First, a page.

Hannity remained optimistic about one thing, however: the odds of Republicans winning back the Senate:
“I believe [the polls] are wrong,” he told listeners, “I think this can be the year that we take back this government. I believe conditions are right for this to happen. We need to save this country from socialism and the appeasement policies of Obama. There is a bright future ahead … this can be one of the greatest political years you’ll ever see in your lifetime.”
Like Limbaugh, Mark Levin took to the airwaves to critique Glenn Beck’s CPAC speech (FREE audio).
Levin also wrote about his concerns on Facebook:
“I have no idea what philosophy Glenn Beck is promoting. And neither does he. It’s incoherent. One day it’s populist, the next it’s libertarian bordering on anarchy, next it’s conservative but not really, etc. And to what end? I believe he has announced that he is no longer going to endorse candidates because our problems are bigger than politics. Well, of course, our problems are not easily dissected into categories, but to reject politics is to reject the manner in which we try to organize ourselves.”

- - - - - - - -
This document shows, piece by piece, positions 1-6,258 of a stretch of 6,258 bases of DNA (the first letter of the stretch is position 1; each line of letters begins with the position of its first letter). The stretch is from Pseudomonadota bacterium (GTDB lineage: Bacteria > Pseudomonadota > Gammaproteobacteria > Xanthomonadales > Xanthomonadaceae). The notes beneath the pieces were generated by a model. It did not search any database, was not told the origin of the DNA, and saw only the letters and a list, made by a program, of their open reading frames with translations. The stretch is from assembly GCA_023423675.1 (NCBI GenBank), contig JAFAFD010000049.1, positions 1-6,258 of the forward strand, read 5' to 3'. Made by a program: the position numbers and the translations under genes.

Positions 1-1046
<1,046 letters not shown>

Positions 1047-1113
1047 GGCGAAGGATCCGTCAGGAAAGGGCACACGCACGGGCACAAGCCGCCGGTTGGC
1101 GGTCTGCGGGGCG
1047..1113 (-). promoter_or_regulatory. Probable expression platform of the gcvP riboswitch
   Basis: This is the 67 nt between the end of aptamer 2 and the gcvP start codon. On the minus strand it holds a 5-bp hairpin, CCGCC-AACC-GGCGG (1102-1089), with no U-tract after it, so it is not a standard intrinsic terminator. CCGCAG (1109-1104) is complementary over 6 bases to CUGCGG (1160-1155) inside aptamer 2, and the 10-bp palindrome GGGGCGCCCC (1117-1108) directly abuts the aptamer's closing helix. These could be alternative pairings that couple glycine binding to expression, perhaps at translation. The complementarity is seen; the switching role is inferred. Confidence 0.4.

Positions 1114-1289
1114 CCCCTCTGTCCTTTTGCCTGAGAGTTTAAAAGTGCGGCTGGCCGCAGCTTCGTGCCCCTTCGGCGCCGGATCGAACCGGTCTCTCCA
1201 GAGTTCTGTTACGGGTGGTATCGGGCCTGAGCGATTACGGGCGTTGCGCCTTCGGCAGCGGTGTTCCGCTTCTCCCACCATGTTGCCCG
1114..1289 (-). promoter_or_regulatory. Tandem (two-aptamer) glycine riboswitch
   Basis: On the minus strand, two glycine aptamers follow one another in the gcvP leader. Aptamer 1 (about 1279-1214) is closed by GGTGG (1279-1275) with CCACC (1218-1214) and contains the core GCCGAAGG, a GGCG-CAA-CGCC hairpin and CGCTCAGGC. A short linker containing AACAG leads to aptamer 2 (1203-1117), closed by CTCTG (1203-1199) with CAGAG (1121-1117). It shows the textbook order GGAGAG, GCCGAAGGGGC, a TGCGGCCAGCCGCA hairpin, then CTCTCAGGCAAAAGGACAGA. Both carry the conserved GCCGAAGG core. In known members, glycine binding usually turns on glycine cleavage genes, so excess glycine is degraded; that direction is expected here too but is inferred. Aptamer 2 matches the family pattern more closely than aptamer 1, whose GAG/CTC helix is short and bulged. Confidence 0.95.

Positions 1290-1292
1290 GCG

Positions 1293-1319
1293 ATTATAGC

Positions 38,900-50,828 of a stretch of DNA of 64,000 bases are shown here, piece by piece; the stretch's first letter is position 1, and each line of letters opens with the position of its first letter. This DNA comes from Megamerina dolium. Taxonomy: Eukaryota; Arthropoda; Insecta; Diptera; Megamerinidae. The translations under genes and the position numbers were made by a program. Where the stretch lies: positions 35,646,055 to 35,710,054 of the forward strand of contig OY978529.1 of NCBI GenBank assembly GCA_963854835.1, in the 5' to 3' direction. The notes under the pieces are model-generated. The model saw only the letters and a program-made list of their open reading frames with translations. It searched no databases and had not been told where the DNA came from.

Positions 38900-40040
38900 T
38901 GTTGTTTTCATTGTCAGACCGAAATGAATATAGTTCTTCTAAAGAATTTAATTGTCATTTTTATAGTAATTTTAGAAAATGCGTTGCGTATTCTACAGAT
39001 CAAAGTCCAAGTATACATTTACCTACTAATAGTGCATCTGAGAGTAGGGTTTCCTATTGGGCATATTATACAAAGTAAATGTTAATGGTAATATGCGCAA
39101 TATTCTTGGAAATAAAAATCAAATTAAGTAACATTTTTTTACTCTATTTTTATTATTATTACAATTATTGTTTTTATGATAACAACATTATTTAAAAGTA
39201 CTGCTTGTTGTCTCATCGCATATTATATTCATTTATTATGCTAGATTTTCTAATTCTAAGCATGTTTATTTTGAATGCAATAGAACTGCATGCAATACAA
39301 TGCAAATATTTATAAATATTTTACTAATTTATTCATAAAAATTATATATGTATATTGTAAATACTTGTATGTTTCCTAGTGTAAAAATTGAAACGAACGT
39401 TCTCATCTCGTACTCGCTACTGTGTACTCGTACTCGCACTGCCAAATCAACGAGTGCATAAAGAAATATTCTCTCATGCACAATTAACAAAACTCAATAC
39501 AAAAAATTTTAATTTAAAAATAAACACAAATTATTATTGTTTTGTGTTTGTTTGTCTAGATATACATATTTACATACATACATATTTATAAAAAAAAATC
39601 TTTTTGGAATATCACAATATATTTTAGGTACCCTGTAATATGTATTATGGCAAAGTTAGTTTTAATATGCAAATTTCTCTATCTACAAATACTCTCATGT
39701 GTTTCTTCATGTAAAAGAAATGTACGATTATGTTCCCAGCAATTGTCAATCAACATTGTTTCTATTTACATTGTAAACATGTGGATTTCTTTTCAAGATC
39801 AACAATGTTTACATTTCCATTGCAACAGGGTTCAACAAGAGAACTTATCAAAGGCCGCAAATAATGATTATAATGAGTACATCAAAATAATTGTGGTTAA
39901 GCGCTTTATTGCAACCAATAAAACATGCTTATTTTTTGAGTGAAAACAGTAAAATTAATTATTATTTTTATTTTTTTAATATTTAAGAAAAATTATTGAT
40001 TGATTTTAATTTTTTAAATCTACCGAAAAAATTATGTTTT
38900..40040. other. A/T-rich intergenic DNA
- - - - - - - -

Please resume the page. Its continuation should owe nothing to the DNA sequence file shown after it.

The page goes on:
Also this week, Levin discussed another CPAC related development: the release of the “Mount Vernon Statement” of conservative principles. One of the signatories, former Attorney General Ed Meese, joined Levin to talk about this new call to action (FREE audio).
Rep. Michele Bachmann spoke to Michael Savage on Monday, to talk about House Speaker Nancy Pelosi’s attacks on her.
Savage asked Bachmann, “Why does Nancy Pelosi hate about you?” and added, “I would endorse a Bachmann-[Mitt] Romney ticket” (FREE audio).
Of course, Savage has been a long time critic of Pelosi, especially her use of military aircraft to ferry her family around the country.
Savage also joined the chorus of talk radio hosts critical of Glenn Beck’s speech at CPAC, and he had choice words for Republicans he says are trying “to steal the Tea Party movement” (FREE audio).
In a widely reprinted post, blogger CK Macleod explained, “The Point of Being Annoyed with Glenn Beck,” and spoke for many, judging by the response to his piece.
“You can be thankful to Glenn Beck for his contributions to American conservatism – for helping to keep the political flame alive, even build it, during a bleakly dark time,” writes Macleod, “and yet still wonder whether, going forward, his pet themes, favorite arguments and customary stances aren’t counterproductive and divisive, where not embarrassing.”